Across the country bike shop-coffeehouse hybrids are cropping up with the uniting factor of community—creating a space where like-minded people can share their passion for cycling and coffee under one roof. From Oregon to Colorado, we found shops celebrating the best of both worlds.
Heritage Bicycles, Chicago
Heritage owner Mike Salvatore makes a pretty convincing case for the pairing of bicycles and coffee. Both are enjoyed in countries across the globe, transcending culture and socioeconomic status. Both have die-hard fan bases (often with a good amount of crossover), and both cultivate unquantifiable amounts of happiness. Salvatore’s bicycles are hand-welded, hand-painted and assembled to order in Chicago, and his Heritage-brand coffee is custom roasted by Intelligentsia and served drip, pour-over or pulled as espresso. Heritage also sponsors several cycling teams, hosts pop-up events for local businesses and offers summertime movie nights. “We wanted to break free from the mold of the traditional bike shop and open our doors to everyone, not just cyclists,” says Salvatore.
Denver Bicycle Café, Denver
In 2011, childhood friends Peter Roper and Jessica Caouette opened Denver Bicycle Café. Roper, who was working in the environmental center at University of Colorado Boulder, managed many bike-centric projects and wanted to build upon the concept of creating shared community among cyclists. “He knew he wanted to inspire people to ride their bikes more and he was desperate for a great cup of coffee and a Colorado craft beer all under one roof,” says Caouette. “Community is what we’re trying to build here. Everyone keeps saying, ‘Bikes, beer, coffee? That’s what I like!’ Roper and Caouette keep things as local as possible, sourcing coffee from their favorite roasters like Pablo’s Coffee, Sweet Bloom and Novo, and serving it by way of French press, pour-over or espresso.
Velo Cult, Portland, Oregon
True to its name, Velo Cult inspires a passionate following of avid cyclists and daily commuters to its expansive bike gallery and repair shop. And in a town like Portland, it goes without saying that those same folks are equally passionate about coffee and beer. Velo Cult offers locally roasted coffee from Portland’s Water Avenue and a rotating tap list of about a dozen (mostly) local beers. Grab a seat at one of the repurposed bowling lane tables and watch the mechanics go to work on your bent rim while you console yourself with a little caffeinated pick-me-up. A variety of events dot their calendar, including goldsprints (stationary bike races) to live music and even Kickstand Comedy every Wednesday night in their basement theater. “We really wanted to support community events and parties but figured the only way to finance that was though offering coffee, beer, wine and food,” says Velo Cult’s Sky Boyer. “With those offerings we can do events seven nights a week.”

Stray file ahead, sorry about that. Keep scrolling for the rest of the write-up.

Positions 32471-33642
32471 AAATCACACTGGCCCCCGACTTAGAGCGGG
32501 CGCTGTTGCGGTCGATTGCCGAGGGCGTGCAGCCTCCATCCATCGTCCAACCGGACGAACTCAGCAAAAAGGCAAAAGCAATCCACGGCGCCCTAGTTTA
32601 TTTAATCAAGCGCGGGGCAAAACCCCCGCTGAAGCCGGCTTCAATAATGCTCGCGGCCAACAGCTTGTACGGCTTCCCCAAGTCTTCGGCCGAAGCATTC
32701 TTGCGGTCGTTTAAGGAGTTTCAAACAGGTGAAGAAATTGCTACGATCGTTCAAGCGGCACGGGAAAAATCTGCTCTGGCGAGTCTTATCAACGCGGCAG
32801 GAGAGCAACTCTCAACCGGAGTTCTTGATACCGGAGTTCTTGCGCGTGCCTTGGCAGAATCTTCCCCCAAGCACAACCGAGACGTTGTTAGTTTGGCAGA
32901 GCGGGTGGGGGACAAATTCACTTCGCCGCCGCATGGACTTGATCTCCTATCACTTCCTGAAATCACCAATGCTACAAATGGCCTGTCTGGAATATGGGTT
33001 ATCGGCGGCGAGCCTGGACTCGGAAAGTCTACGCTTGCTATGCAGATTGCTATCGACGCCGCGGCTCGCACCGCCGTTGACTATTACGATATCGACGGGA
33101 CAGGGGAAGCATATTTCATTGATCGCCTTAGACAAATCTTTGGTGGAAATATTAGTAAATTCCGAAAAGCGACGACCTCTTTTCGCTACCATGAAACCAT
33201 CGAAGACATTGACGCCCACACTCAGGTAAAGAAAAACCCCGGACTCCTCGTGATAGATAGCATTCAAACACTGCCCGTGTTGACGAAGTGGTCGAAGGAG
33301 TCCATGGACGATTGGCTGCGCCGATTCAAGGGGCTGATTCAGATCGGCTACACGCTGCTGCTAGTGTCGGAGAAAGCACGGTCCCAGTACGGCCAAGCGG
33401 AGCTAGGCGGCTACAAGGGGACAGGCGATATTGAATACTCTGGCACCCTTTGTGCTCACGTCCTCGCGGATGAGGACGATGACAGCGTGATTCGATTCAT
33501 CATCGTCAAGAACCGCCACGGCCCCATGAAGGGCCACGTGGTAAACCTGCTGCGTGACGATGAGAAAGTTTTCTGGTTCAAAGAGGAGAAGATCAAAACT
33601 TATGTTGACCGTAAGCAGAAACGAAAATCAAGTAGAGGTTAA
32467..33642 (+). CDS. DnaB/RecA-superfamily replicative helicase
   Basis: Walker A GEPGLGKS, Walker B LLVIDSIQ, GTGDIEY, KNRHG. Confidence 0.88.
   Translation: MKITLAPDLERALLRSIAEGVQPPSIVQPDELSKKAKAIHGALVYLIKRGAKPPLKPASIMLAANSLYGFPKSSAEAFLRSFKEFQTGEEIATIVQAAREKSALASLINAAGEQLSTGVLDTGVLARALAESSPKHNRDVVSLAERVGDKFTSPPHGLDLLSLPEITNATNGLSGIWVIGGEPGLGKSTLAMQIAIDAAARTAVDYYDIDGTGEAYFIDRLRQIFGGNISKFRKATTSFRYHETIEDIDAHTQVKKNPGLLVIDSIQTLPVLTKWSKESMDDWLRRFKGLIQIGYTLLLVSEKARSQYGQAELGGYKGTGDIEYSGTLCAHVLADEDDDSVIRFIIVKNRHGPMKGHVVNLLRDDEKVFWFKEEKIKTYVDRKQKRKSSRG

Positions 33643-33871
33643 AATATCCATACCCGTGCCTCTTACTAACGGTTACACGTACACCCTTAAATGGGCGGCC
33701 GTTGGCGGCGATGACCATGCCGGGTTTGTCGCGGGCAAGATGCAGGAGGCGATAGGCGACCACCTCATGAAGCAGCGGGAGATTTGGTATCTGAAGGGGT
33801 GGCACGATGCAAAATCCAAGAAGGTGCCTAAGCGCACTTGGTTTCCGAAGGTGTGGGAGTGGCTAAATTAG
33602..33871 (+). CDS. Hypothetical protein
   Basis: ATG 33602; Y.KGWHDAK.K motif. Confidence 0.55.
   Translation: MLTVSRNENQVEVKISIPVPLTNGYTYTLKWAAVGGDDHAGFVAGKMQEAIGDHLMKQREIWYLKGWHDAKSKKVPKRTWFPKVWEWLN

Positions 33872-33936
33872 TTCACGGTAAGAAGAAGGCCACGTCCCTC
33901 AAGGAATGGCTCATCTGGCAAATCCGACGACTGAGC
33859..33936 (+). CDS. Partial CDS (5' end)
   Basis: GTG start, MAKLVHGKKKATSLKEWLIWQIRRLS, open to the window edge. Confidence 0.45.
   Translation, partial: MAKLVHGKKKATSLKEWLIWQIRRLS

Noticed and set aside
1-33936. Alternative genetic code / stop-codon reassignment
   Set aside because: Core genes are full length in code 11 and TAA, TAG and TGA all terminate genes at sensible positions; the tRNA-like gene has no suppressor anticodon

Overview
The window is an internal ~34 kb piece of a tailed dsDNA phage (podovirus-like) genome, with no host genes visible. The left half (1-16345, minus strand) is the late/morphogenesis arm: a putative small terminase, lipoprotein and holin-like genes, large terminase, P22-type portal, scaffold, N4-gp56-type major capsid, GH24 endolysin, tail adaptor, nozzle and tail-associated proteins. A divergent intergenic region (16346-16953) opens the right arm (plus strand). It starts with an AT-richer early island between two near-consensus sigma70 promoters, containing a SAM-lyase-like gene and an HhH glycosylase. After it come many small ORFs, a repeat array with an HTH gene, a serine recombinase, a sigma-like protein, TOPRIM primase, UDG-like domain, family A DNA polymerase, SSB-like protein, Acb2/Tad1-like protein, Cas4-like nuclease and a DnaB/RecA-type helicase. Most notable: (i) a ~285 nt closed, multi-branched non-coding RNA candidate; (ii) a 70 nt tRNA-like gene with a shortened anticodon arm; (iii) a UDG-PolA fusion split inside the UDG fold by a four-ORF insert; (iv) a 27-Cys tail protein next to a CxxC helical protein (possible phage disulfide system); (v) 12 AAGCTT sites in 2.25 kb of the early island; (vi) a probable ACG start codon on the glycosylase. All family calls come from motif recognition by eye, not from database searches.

Off The Bridge Coffee, New York City
Opening its doors just this past summer, Off the Bridge Coffee has been a one-man show with owner Qian Hu doing it all. Formerly an owner of Manhattan’s Lower East Side cycling repair spot Dah Shop, Hu went in to business for himself opening two blocks from the Bowery and catering to the commuters who ride by each day, offering repairs, parts and gear. But the key element was the coffee, which Hu orders from nearby Irving Farm Coffee Roasters and serves in the form of cold brew, drip and espresso.
The Bike Rack, Washington D.C.
When Chuck Harney opened his first bike shop in D.C.’s Logan Circle in 2007, he wanted to include a coffee shop but didn’t have the space. But by April of 2015, he had partnered with Filter Coffeehouse to open a new Brookland location, fulfilling his dream of having a bike shop and coffeehouse under one roof. “The community response has been overwhelmingly positive,” says Harney. “Bikes and coffee tend to attract the same people, particularly in an urban setting.” On any given day, Harney will see folks coming in for coffee and shopping bikes, or stopping in for a repair and then staying for coffee.
Angry Catfish, Minneapolis
“I didn’t understand why I couldn’t get good coffee anywhere in Minneapolis,” says Josh Klauck of his inspiration for Angry Catfish. “This offered us an opportunity to build a shop that was a true community hub and gathering place. People don’t just like to ride, they like to talk about riding.” Now approaching six years in business, Angry Catfish operates a full-service repair and retail shop catering to high-performance riders and casual cruisers. Klauck serves seasonal coffees from Intelligentsia prepared via Chemex, single-cup pour-over, siphon and French press, and the menu features specialty items like a Smoked Mocha with sea salt that’s been smoked in alderwood.